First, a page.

Stress Awareness Week: How to Deal with Stress Stress Awareness Week: How to Deal with Stress
  • Home
  • News
  • Stress Awareness Week: How to Deal with Stress

Stress Awareness Week: How to Deal with Stress

  • Stress Awareness Week: How to Deal with Stress

    This week is stress awareness week, and one of the leading cause of stress is financial stress. No matter who you are, being in debt is going to affect your mental health.






    Stress is our body’s response to pressures from a situation or a life event. Feeling like you have no control over your finance and that there is nothing you can do about is going to weigh on your mind.

    One in five adults in the UK feels anxious on a daily basis due to their financial circumstances. Today's millennial's are feeling the pressures of University tuition payments, buying their first home and supporting themselves in an expensive world.

    Isabella Goldie, director of the Mental Health Foundation thinktank, which commissioned the research, said: “Millions of us around the UK are experiencing high levels of stress and it is damaging our health. Stress is one of the great public health challenges of our time, but it is not being taken as seriously as physical health concerns.

    When you are anxious and stressed out about debt or any other problems happening in your life, it is easy to push it to the back of your mind and not deal with the issue. This isn't a long-term solution, that worry will be there eating away at you slowly.

    Signs of stress:

    Emotional Changes
    - anxiety, fear, anger, sadness

    Behavioural changes
    -Not sleeping correctly, how you interact with friends and family, drink and smoking habits have increased.

    Bodily changes
    - Headaches, nausea and indigestion. Long-term you may have sleep and memory issues, your eating habits may change, or you may feel less inclined to exercise.
    Some research has also linked long-term stress to gastrointestinal conditions like Irritable Bowel Syndrome (IBS), or stomach ulcers as well as conditions like cardiovascular disease.

    How can you deal with stress?

    There steps you can take to lower your stress levels. It will vary depending on the person and to what degree stress affects them personally.

    1. Identify the Problem
    If you haven't already identified what is causing your stress, then this is your first. Being able to admit something or someone is stressing you out and acknowledging you need to do something about it is crucial. Ignore the issue is only going to increase your stress levels.

    2. Be Active
    Whether it is taking a walk, doing yoga, going to the gym or playing a sport, having some physical activity in your routine will help clear your mind and help diminish some of the emotional intensity that you're feeling. Exercise increases your endorphins which triggers positive feelings in your body.

    3. Goal Setting
    Set out goals for yourself, make tangible weekly or monthly goals and make bigger life goals, that will address the more significant issues that are causing you stress. For example, create a weekly goal that you will go to yoga twice a week. A bigger goal would be something that causes anxiety and tension on your life such as debt, make a goal that in 6 months you would have contacted Get Help With Debt and by the end of the year you will be debt free. Mind Tools has great tips on how to set goals and keep track of them.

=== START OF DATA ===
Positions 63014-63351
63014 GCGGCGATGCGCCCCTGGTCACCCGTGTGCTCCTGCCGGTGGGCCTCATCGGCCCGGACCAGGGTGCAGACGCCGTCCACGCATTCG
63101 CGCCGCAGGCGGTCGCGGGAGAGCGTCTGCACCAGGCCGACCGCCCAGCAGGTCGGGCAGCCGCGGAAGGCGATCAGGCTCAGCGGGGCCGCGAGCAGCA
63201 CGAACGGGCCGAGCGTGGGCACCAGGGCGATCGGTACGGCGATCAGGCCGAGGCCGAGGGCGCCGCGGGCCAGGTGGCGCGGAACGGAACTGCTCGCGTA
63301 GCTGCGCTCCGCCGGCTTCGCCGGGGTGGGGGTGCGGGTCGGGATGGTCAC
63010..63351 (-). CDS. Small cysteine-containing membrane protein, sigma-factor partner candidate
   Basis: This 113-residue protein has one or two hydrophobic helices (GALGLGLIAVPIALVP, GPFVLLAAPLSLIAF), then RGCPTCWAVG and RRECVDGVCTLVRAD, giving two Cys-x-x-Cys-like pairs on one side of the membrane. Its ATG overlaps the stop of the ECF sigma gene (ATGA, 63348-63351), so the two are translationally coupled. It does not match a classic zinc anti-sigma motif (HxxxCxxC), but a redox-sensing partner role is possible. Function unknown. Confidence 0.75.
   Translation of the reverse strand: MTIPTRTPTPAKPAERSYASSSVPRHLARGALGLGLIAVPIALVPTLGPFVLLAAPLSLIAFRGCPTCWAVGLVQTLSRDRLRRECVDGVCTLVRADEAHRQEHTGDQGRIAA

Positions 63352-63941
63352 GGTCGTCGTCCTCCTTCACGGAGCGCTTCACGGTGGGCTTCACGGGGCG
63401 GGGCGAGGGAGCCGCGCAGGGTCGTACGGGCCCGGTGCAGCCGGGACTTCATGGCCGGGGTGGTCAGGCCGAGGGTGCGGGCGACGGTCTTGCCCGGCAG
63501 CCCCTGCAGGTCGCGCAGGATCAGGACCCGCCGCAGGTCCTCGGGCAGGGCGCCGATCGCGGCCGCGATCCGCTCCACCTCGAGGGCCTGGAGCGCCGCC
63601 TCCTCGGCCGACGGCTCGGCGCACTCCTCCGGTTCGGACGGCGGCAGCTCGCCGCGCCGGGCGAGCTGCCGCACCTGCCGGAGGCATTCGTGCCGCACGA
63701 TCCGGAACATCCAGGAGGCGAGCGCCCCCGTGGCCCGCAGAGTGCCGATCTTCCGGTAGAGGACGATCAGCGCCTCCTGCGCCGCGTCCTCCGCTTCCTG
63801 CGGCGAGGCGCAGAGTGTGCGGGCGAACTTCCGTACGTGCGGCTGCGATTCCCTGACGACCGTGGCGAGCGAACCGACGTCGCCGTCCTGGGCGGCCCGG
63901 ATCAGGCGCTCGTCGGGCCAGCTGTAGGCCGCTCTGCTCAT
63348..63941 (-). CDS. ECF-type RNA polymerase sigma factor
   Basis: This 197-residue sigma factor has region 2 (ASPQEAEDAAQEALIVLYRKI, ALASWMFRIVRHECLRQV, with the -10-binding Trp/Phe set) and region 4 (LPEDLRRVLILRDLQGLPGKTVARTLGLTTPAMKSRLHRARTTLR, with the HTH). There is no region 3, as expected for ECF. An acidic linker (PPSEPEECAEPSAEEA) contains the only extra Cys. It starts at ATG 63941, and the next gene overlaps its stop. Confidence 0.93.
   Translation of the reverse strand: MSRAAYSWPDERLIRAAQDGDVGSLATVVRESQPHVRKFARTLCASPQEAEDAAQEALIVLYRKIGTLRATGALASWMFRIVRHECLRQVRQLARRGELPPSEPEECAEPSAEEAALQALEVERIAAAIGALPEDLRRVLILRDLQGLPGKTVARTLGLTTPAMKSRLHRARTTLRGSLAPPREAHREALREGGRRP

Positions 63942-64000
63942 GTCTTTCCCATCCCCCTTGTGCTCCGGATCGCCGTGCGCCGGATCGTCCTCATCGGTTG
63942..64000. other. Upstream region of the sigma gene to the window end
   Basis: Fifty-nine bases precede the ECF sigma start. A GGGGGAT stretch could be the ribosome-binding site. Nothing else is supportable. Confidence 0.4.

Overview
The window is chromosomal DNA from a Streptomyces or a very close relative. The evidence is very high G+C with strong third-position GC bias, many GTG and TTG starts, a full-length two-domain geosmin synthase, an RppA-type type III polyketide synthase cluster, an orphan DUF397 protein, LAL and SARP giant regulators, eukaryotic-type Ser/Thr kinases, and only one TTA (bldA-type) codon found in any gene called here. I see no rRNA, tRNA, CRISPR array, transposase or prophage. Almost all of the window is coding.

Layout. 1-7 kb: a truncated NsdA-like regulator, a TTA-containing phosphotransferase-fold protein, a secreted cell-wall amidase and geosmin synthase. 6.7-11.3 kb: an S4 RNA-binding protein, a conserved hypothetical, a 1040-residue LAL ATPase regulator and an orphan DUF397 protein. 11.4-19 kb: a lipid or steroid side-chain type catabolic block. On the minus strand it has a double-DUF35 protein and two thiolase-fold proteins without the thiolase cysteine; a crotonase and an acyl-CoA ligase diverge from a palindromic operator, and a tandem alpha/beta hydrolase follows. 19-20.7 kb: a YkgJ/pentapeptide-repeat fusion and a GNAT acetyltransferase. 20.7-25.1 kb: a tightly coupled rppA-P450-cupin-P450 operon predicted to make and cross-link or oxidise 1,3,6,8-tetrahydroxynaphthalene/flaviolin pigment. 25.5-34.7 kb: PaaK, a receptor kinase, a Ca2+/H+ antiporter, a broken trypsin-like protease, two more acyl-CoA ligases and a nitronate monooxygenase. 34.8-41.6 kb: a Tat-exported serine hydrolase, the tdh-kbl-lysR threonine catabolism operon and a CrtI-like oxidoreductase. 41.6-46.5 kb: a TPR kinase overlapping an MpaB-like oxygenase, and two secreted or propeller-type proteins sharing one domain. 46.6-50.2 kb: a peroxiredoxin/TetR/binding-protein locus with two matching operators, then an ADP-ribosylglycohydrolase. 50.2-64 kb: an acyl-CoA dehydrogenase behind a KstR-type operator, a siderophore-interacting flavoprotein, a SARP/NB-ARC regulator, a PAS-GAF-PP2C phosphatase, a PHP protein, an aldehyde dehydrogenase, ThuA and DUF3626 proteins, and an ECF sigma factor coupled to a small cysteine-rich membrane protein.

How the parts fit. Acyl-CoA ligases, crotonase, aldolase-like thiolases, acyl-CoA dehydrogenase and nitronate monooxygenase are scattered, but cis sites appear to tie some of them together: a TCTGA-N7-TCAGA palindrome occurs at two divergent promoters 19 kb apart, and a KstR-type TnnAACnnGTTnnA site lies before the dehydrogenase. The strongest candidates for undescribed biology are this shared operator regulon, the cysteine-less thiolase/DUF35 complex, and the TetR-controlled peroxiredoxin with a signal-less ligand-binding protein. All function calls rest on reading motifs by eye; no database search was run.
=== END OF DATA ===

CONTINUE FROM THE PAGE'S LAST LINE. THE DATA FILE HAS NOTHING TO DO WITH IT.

4. Time management and saying "no."
    Nowadays people have so much on their plate and are trying to do too much. You need to prioritise and accept that you cannot do everything. You also need to learn to say "no" sometimes. You may fear the conflict that comes with saying no but if you already have so much on your plate, then sometimes you have to say no! You don't have to be rude or passive to people. They will most likely understand if you explain to them how busy you are at the moment.

    5. Be Postive
    A key enhancer of stress is negative thoughts. Being negative is only going to make you feel worse about yourself and bring more negativity into your life. It can be hard to stay positive if things aren't going as planned, but try these three tips to help you stay positive throughout the day:

    1. When you wake up in the morning, either while you are brushing your teeth, doing your hair, showering, think of 3-5 things you are grateful for and repeat them in your head or out load until you are done your task. Every day try and think of new things you are thankful for.

    2. If you are starting to feel down during the day, take a 10-minute walk outside, watch a funny/happy youtube video, listen to an upbeat, happy song that makes you feel good and start your day over from that point. Whatever has happened that day is now in the past.

    3. At the end of the day write down 3-5 things you did that day that you are proud of or that went well, made you feel good. This could be the fact you went to the gym, you cooked a recipe you've wanted to try, it could be that your boss loved your pitch you had been working on for weeks.

    Try some of these audio books to help you stay positive and feeling good about life.

    If you are in debt and want to take your first steps toward financial freedom, call one of our local experts today and book your FREE face-to-face consultation! We are here to help with any concerns you may have



    Sources:
    Mental Health Foundation 
    Skills You Need
    NHS
    The Guardian 



    This article was posted in debt help debt relief and tagged in Debt Tips News
This website uses cookies. By using the site, you consent to the use of cookies in line with our privacy policy. Find out more OK, I understand